We also started bumping into a growing number of cruising yachties known as the “Shaggers”. This motley bunch of mainly retired humanity was bound for the biggest maritime sing-a-long I’ve ever heard of. Apparently they get together for a party in Bowen around the end of August each year or so, with the proceeds going to a prostate cancer charity. By all accounts just because you’re retired it doesn’t mean you can’t party like you used to! You can Google Shaggers for more info, although you may turn up something a little bluer than this particular party if you’re not careful what you search for.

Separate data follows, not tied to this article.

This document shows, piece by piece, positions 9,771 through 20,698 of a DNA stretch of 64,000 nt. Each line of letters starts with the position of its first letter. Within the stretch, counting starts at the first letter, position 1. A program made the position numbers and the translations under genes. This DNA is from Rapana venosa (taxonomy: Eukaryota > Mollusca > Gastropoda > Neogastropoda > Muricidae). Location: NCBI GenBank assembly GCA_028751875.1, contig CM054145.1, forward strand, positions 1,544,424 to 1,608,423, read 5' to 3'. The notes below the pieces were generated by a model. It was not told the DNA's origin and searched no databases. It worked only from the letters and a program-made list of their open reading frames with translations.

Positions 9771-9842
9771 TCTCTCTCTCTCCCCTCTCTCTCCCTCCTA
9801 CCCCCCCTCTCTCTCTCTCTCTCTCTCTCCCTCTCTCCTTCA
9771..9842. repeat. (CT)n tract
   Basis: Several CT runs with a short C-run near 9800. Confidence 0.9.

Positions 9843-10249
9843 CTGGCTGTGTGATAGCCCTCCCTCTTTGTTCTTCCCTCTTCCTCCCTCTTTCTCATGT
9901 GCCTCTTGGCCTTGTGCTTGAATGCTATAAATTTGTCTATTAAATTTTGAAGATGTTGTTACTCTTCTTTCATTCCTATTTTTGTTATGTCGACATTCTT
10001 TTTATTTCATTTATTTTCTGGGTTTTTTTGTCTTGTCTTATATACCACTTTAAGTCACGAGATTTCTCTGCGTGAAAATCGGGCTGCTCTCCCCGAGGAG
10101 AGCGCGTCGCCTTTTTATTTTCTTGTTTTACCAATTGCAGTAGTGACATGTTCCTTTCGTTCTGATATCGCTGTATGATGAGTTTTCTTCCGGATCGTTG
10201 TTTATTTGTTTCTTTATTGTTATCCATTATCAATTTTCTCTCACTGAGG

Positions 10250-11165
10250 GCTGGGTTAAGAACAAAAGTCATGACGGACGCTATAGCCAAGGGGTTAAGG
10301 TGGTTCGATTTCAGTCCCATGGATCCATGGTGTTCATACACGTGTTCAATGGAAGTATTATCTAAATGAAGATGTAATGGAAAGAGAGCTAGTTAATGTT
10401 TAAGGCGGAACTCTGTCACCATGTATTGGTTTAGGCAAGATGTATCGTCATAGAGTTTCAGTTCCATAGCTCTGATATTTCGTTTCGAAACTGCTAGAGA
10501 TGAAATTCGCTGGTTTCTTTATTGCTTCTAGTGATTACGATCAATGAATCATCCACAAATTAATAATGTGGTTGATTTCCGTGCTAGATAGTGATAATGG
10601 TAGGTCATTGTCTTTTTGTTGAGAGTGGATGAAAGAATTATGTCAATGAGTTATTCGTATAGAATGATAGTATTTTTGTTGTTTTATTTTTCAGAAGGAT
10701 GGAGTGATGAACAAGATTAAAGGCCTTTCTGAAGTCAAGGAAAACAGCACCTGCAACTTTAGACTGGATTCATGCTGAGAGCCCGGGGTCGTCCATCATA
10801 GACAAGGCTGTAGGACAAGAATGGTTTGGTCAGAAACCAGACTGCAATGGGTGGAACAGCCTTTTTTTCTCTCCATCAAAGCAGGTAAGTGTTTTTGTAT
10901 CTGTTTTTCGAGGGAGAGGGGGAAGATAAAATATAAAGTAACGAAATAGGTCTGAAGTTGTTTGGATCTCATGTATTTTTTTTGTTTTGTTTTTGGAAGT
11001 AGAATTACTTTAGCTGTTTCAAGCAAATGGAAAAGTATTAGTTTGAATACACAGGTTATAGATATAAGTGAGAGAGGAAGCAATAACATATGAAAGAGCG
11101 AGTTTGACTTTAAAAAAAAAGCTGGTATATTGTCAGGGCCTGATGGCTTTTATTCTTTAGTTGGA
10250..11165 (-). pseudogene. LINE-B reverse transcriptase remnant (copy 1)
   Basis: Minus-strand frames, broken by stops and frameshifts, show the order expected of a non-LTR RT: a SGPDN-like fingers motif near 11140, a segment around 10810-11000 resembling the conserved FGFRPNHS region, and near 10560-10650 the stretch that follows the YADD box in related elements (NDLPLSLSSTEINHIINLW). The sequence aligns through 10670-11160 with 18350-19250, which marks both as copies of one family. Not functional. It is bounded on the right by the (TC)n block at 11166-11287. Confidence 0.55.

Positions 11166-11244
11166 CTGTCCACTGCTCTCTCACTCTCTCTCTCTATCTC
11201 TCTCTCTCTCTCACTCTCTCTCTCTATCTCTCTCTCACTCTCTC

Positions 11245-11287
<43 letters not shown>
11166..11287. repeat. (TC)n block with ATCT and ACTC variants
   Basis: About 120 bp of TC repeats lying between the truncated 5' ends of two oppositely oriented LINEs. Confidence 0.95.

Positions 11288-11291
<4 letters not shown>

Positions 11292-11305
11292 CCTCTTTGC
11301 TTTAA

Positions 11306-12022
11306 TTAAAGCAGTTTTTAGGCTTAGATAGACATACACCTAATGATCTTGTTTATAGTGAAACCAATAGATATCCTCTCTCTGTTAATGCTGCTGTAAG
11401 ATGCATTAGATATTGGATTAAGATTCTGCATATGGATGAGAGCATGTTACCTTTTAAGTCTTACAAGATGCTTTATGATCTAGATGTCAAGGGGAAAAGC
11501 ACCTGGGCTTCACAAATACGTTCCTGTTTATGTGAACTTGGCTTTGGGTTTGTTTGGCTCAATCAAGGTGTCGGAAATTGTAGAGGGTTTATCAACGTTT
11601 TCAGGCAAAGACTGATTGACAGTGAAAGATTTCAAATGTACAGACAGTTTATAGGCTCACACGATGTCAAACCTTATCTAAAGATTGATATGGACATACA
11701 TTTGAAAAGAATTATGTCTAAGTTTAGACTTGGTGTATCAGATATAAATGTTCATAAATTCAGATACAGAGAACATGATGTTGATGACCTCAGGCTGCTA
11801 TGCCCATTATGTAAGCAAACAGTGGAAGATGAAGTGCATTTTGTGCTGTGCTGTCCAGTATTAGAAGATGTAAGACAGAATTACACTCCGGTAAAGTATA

Our other cruising mates Grant and Anka later joined us for five days of sailing around the Whitsundays. Their discussion on arrival focused on whether or not to buy a boat and by the time they flew out it was which boat to buy. As their next stop was the Sydney Boat Show there has subsequently been a lot for them to talk about.
The weeks we had around the Whitsundays have convinced us that next time we’ll be boofing it straight through to Queensland from Tassie as winter on the reef is just too spectacular to waste. The weather, snorkeling, beaches and anchorages combine to create a winter paradise and if you haven’t been, make sure it goes on your bucket list. And if you are into fishing I am told that it’s pretty good too, but I have to admit that the fish stocks are in no threat from us. To date our return on the money invested in fishing gear is approximately $2,000 per kilo!